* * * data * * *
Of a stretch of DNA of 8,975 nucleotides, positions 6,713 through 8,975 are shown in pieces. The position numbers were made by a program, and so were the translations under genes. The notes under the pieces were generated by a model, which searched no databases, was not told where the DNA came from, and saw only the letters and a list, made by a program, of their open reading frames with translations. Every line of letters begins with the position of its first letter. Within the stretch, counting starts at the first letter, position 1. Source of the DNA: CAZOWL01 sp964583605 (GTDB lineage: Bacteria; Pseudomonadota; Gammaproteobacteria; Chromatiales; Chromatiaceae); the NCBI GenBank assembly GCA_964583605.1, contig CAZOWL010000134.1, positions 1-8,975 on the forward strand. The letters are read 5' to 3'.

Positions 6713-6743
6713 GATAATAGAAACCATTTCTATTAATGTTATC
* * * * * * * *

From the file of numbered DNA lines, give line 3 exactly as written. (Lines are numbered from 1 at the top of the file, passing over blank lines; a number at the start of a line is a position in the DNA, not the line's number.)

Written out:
6713 GATAATAGAAACCATTTCTATTAATGTTATC